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A similar question asks whether a computer can learn to play optimally in chess by analyzing thousands of games.

If a machine can look at the state of the board for a few games of chess (or a few games of checkers) in the beginning and after each move, can it be programmed to learn the rules of the game?

If it can, to what extent (e.g., would it be able to account for castling or promotion) would this work? Which machine learning algorithms would make this possible?

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The machine should be able to get to a state where it can say "I have seen this move performed, so I'll assume I can perform it under similar circumstances." Whether that constitutes "learning the rules" is almost a philosophical question. ;) –  deceze Jul 12 '11 at 11:13
    
@deceze Well, you are not entirely right. By learning the rules one means being able to make the move given the layout that never happened to the program before. Otherwise it is not learning the rules but memorizing the moves. –  Max Jul 12 '11 at 11:17
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@Max Would the computer be able to correctly make moves it has never seen before? Say, it has seen the knight move two forward and one to the side many many times, but never two back, one to the side. How could it confidently say what the rules are regarding the movement of knights? Maybe there's a special clause in the rules that states "knights can't move back, only forward" (just like pawns). Hence deducing rules with certainty seems like an impossible thing. That pretty much goes for humans as well. –  deceze Jul 12 '11 at 11:27
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@Max In fact, there could be an infinite number of rules the computer cannot deduce. On the 8th turn the knight may not turn right. On a sunny day the pawns may jump over bishops. The computer can't say why that pawn didn't move on a particular turn. Maybe there was a rule against it moving in that particular circumstance. Hence, the computer should only be able to reproduce similar (actually, exact) patterns, but never be able to deduce the rules with 100% confidence. –  deceze Jul 12 '11 at 11:38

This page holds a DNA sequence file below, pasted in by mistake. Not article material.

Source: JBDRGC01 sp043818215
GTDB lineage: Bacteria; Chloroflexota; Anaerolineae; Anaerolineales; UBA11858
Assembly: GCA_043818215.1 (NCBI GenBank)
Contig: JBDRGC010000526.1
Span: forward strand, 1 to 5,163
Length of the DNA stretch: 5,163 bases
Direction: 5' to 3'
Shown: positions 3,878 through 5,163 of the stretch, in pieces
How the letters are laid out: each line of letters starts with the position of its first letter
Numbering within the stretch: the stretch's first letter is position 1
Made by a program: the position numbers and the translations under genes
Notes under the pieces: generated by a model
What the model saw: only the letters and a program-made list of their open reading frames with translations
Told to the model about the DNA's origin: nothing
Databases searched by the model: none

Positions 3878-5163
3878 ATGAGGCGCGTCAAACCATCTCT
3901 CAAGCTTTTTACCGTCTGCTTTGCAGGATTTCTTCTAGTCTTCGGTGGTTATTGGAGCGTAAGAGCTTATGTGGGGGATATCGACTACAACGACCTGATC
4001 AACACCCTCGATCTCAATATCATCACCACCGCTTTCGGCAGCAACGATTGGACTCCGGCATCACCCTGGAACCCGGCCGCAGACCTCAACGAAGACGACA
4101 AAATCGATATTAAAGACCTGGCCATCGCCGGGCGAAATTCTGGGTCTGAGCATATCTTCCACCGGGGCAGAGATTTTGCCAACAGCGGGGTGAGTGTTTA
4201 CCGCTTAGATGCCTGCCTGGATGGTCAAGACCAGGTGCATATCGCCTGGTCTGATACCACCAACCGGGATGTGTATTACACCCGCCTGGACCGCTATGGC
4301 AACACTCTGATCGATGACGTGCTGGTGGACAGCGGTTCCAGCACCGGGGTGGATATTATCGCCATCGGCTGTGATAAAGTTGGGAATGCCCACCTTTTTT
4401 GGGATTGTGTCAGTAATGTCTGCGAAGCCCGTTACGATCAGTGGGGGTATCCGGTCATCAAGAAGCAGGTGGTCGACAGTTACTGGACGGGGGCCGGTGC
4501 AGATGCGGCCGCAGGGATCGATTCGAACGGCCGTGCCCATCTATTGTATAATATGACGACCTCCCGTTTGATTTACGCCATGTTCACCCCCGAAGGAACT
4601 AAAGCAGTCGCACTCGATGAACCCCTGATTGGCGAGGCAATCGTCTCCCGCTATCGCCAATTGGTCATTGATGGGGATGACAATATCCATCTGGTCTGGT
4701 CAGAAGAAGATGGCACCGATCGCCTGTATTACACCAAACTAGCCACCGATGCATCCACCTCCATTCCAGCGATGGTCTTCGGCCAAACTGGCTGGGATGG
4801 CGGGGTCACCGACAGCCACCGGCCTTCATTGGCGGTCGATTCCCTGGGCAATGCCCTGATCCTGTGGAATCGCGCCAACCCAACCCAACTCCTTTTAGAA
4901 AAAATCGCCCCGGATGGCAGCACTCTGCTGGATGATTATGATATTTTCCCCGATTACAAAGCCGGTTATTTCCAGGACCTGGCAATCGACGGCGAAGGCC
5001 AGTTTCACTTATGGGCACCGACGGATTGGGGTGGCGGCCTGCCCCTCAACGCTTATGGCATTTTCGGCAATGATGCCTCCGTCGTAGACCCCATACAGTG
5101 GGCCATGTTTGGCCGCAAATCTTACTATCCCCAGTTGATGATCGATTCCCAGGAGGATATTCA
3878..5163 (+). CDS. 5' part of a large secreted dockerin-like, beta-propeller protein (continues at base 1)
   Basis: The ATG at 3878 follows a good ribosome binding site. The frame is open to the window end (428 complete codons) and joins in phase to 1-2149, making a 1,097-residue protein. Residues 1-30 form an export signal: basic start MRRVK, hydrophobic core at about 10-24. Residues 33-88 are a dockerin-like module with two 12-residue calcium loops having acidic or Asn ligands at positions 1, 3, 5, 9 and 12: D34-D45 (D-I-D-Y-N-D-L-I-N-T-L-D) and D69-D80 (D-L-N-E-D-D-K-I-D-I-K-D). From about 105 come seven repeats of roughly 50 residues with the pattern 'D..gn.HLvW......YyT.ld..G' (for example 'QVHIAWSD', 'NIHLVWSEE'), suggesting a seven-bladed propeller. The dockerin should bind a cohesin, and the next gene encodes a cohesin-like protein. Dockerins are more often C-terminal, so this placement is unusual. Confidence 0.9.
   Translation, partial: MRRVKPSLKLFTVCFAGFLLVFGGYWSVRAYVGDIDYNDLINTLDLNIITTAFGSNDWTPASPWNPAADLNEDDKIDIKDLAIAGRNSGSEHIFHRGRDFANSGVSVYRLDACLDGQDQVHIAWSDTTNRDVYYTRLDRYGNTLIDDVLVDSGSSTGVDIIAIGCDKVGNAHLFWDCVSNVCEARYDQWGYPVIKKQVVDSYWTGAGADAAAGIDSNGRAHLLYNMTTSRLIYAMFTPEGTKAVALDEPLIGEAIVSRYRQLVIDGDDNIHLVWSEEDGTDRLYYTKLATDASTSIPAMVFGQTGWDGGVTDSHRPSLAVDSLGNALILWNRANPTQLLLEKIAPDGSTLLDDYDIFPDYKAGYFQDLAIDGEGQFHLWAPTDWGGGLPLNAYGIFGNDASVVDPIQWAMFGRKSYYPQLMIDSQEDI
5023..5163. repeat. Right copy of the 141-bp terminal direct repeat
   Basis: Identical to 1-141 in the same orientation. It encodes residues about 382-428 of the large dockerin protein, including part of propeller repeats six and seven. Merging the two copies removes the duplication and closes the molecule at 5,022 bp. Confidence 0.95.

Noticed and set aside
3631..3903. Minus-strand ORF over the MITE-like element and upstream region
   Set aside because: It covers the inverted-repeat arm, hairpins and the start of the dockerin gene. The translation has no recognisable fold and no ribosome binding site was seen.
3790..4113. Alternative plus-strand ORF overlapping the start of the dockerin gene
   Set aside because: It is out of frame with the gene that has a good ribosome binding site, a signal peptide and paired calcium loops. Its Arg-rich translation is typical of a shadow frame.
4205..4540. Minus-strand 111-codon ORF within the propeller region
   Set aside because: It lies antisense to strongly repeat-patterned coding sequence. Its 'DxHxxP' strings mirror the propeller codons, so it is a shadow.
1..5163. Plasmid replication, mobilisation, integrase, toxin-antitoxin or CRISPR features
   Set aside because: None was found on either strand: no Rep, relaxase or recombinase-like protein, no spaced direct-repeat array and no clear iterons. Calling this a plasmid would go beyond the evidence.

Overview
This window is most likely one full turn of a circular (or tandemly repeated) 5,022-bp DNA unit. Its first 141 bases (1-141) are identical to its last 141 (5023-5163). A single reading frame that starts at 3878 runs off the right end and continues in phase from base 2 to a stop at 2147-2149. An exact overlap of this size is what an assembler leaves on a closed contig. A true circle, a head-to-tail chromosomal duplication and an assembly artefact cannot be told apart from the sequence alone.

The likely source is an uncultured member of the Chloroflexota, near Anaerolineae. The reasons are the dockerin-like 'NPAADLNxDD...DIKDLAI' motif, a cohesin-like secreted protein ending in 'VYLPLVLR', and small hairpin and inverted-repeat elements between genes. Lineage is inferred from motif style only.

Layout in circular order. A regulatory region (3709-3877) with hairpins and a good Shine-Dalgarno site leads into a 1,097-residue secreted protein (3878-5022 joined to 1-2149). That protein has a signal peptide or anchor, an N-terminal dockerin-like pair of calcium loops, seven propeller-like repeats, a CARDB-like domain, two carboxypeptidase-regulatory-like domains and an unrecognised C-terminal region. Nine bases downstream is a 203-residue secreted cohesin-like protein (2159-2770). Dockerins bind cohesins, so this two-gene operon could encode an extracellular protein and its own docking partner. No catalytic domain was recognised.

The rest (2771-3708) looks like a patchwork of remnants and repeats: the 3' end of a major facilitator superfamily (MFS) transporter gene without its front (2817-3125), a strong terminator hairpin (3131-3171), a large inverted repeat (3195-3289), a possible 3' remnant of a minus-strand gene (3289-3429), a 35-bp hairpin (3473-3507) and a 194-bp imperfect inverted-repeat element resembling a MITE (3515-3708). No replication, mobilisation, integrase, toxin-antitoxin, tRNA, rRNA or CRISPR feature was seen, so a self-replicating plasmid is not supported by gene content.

@deceze Yes it can if you showed that rule to it somehow. Same way as you need to teach human the rules (for example give him the printout of rules to read) you need to somehow provide that rules to the machine. The easiest way is to replay ALL of the rules in some amount of games for machine to learn. Same goes with humans - human won't know that On a sunny day the pawns may jump over bishops. if you never shown that to him. –  Max Jul 12 '11 at 11:43

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If a machine can look at the state of the board for a few games of chess (or a few games of checkers) in the beginning and after each move, can it be programmed to learn the rules of the game?

Certainly not for a few games of chess; you'd need to analyse incredibly large numbers of them to stop it from making invalid moves. How much, I don't know; this problem belongs to the area of computational learning theory, PAC learning and the problem of learnability in the limit.